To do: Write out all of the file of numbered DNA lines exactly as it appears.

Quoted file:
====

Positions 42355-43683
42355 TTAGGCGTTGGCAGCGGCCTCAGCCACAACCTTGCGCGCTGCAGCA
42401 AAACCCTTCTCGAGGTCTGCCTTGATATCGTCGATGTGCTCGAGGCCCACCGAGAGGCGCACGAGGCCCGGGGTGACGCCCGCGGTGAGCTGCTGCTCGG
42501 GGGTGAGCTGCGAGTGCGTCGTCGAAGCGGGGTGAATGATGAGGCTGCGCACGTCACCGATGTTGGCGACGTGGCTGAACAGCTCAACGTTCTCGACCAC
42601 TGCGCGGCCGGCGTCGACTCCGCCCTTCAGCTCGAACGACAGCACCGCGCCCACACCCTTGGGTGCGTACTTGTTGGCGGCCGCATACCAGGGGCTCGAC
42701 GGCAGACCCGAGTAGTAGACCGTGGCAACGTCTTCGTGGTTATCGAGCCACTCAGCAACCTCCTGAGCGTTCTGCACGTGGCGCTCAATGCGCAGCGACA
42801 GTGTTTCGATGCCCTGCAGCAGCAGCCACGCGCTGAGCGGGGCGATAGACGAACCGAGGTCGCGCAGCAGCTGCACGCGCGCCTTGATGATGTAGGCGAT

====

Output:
Positions 42355-43683
42355 TTAGGCGTTGGCAGCGGCCTCAGCCACAACCTTGCGCGCTGCAGCA
42401 AAACCCTTCTCGAGGTCTGCCTTGATATCGTCGATGTGCTCGAGGCCCACCGAGAGGCGCACGAGGCCCGGGGTGACGCCCGCGGTGAGCTGCTGCTCGG
42501 GGGTGAGCTGCGAGTGCGTCGTCGAAGCGGGGTGAATGATGAGGCTGCGCACGTCACCGATGTTGGCGACGTGGCTGAACAGCTCAACGTTCTCGACCAC
42601 TGCGCGGCCGGCGTCGACTCCGCCCTTCAGCTCGAACGACAGCACCGCGCCCACACCCTTGGGTGCGTACTTGTTGGCGGCCGCATACCAGGGGCTCGAC
42701 GGCAGACCCGAGTAGTAGACCGTGGCAACGTCTTCGTGGTTATCGAGCCACTCAGCAACCTCCTGAGCGTTCTGCACGTGGCGCTCAATGCGCAGCGACA
42801 GTGTTTCGATGCCCTGCAGCAGCAGCCACGCGCTGAGCGGGGCGATAGACGAACCGAGGTCGCGCAGCAGCTGCACGCGCGCCTTGATGATGTAGGCGAT